Special Target Selection
During SDSS-I and SDSS-II a number of “special” plates were designed and observed, which were not part of the Legacy or SEGUE-1 surveys. These plates are designated with a special set of program names (programname in the plateX table in CAS or in the “plates” FITS file on SAS). In DR8 we have identified each target with a resulting spectrum using the SPECIAL_TARGET1 target bitmask (in the specObjAll table in CAS or in the specObj FITS file on SAS). Here we list the types of programs and special targets, with a short description of their goals and methods.
The table below lists the various special programs, as well as the SPECIAL_TARGET1 flags set within each one. Note that some of the targets on each plate are “filler”, sometimes using the standard Legacy target algorithms. In those cases, target bits in PRIMTARGET may be set; however there is no guarantee in those cases regarding the particular versions of target selection used or basis target set. When SPECIAL_FILLER is set, this means that the normal non-tiled targets from the legacy were included from SDSS imaging.
|Program Name||Description||Bit names|
|apbias||Galaxy aperture bias test plates||APBIAS|
|commissioning||Commissioning observations of stellar locus||COMMISSIONING_STAR|
|disk||Thick and thin disk stars||DISKSTAR|
|fstars||F star targets||FSTAR|
|hyades||Multi-pointing plate in Hyades||HYADES_MSTAR|
|lowz||Local galaxy clusters (Annis)||LOWZ_ANNIS|
|lowz_loveday||Photometric redshift test plate (Loveday)||LOWZ_LOVEDAY|
|lowz_lrg||Merged low-redshift galaxies and deep LRGs||LOWZ_GALAXY, DEEP_GALAXY_RED, DEEP_GALAXY_RED_II, BCG|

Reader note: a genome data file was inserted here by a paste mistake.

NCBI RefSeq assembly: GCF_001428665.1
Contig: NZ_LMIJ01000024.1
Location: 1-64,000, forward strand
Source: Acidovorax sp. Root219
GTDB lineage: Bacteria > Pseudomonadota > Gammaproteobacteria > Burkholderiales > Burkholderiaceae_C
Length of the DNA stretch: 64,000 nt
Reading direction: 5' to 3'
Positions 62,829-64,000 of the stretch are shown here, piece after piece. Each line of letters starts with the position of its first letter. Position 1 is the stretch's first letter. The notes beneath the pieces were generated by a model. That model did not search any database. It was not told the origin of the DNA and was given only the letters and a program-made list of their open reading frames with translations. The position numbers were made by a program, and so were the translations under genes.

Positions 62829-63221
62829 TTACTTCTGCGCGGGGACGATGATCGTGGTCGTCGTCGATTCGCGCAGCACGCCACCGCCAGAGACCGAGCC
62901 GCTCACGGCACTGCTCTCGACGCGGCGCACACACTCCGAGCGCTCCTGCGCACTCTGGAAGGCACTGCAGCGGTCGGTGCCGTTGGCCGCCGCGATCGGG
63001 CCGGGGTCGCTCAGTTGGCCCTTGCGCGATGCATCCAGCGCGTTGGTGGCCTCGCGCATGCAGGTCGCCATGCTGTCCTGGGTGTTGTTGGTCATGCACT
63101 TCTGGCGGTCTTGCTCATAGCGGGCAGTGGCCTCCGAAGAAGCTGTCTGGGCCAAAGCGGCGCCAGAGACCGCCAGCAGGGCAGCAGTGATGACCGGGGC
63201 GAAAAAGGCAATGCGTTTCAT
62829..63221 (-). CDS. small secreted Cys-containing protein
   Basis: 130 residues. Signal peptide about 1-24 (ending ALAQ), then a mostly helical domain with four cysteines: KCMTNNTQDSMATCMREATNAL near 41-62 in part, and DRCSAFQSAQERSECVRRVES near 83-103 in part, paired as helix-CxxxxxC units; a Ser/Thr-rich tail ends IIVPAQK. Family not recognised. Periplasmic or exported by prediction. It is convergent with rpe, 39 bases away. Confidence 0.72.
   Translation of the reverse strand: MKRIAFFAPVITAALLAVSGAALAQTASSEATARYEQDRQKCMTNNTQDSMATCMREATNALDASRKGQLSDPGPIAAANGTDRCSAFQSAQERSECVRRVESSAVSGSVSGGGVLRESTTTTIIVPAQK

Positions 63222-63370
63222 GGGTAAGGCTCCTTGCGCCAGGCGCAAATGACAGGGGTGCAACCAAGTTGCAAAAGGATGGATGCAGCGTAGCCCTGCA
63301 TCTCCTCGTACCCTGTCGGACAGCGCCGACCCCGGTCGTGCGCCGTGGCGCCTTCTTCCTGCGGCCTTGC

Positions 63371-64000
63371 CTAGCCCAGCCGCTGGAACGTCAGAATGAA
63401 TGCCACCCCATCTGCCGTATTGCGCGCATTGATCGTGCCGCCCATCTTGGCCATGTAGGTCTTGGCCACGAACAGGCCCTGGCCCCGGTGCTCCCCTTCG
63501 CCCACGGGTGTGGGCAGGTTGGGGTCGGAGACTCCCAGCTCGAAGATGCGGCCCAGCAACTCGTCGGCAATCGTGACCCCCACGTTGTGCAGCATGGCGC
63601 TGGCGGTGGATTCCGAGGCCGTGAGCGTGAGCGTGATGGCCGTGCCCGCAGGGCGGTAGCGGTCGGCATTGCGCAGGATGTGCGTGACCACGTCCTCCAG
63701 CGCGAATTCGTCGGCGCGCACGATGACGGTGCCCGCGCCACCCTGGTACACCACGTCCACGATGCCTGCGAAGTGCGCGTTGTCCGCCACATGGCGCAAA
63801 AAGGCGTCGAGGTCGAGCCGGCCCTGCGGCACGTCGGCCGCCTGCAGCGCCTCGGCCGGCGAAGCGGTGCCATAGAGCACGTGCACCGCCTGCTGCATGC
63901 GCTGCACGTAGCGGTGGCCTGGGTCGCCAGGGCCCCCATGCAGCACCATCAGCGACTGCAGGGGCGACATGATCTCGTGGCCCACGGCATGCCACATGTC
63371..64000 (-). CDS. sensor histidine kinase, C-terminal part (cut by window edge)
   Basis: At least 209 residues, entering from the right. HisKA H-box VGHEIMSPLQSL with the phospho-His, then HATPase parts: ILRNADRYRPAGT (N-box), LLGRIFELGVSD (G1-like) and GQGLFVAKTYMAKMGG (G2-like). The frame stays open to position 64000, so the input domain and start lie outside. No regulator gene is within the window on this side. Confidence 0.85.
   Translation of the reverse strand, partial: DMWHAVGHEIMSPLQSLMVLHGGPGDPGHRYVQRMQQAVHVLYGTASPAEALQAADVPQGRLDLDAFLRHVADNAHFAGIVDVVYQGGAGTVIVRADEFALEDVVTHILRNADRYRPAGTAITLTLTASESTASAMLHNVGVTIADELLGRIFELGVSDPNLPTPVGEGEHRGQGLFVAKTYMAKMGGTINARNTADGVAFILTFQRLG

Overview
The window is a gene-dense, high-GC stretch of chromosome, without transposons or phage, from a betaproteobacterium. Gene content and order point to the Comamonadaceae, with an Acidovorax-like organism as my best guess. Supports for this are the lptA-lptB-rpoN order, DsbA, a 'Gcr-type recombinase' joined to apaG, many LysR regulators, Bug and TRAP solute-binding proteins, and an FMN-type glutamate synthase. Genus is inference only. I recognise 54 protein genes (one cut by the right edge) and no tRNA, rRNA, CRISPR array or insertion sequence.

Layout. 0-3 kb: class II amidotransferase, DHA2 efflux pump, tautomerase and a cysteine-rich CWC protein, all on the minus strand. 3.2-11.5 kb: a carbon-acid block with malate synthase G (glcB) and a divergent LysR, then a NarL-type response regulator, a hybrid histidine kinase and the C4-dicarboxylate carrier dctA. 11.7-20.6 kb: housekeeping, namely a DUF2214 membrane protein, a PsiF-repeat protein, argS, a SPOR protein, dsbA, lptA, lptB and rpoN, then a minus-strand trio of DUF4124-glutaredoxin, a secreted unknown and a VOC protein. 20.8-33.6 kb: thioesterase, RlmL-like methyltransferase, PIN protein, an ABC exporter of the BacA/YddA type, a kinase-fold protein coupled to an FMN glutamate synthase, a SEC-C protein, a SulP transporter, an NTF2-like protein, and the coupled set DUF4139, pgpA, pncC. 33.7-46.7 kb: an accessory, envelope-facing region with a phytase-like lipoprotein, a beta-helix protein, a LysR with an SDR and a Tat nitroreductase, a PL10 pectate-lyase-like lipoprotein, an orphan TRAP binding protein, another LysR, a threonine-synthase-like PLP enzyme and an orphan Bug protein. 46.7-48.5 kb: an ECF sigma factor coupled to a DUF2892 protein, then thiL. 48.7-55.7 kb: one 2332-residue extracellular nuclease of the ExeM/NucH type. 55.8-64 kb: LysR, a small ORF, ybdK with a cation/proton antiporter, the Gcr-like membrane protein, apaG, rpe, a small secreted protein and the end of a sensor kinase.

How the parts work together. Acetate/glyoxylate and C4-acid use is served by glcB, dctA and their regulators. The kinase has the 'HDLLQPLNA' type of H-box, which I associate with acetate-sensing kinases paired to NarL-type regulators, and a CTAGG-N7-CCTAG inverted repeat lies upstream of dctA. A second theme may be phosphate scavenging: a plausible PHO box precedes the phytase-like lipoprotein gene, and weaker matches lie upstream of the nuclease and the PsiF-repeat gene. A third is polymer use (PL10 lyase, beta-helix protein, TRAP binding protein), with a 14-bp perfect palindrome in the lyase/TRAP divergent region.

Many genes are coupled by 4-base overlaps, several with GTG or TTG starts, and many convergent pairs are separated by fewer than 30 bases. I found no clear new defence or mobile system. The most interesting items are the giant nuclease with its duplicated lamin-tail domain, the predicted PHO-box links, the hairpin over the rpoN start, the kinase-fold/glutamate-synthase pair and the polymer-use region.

|m31_fstars||F-stars near M31||FSTAR, QSO_M31|
|msturnoff||Main sequence turn-off||MSTURNOFF|
|orion||Low-mass stars in Orion (McGehee)||ORION_BD, ORION_MSTAR_EARLY, ORION_MSTAR_LATE, SPECIAL_FILLER|
|perseus||Galaxies (and some stars) in Perseus-Pisces Cluster||FSTAR, PERSEUS|
|photoz||Photometric redshift test plate (Szalay)||PHOTOZ_GALAXY, SPECIAL_FILLER|
|preboss||Test plate in preparation for BOSS LRGs and QSOs||PREBOSS_QSO, PREBOSS_LRG|
|premarvels_preselection||Test pre-selection plate for MARVELS||PREMARVELS|
|reddening||Taurus and Orion reddening plates||TAURUS_STAR, TAURUS_GALAXY|
|southern||Merged southern Equatorial stripe targets (multiple categories, at right)||
|taurus||Low mass stars in Taurus||TAURUS_STAR|
The aperture bias plates targeted normal Legacy-type targets (marked APBIAS). The exact target algorithms used are stored in the PRIMTARGET and SECTARGET plates. However, these plates are not part of the normal Legacy survey and cannot be used for statistical analysis. The plates were observed using multiple slightly-offset pointings in the different exposures, in an attempt to study the effects of fiber aperture bias. The resulting spectra were combined together in the reductions. For this reason, the resulting spectra are not calibrateable and we have marked all these plates as “bad.” However, redshifts are successfully recovered for a number of the objects on these plates.
The commissioning plates were early plates targeting the stellar locus. Point sources on the stellar locus were selected from the photometry (marked COMMISSIONING_STAR). In particular, grids of width 0.04 magnitude in the (u-g),(r-i) and (r-i),(i-z) color planes were set down, and where they existed, a single star was selected in each grid. The process was iterated until about 600 targets on each plate had been assigned. These plates are not part of any broader stellar survey, and cannot be used for statistical analysis.
The disk plates targeted stars in the thin and thick disk of our Galaxy, to study kinematics. We targeted a complete sample of bright, red stars in fifteen plates using three adjacent pointings. It provides an in situ sample of thin and thick disk stars with radial velocities, proper motions, and spectroscopic metallicity determinations, densely sampling a single line of sight out to 2 kpc above the Galactic plane. The plates are near (l = 123°, b = -63°), target point sources, and the color and flux cuts are: i < 18.26, i-z > 0.2 (marked DISKSTAR)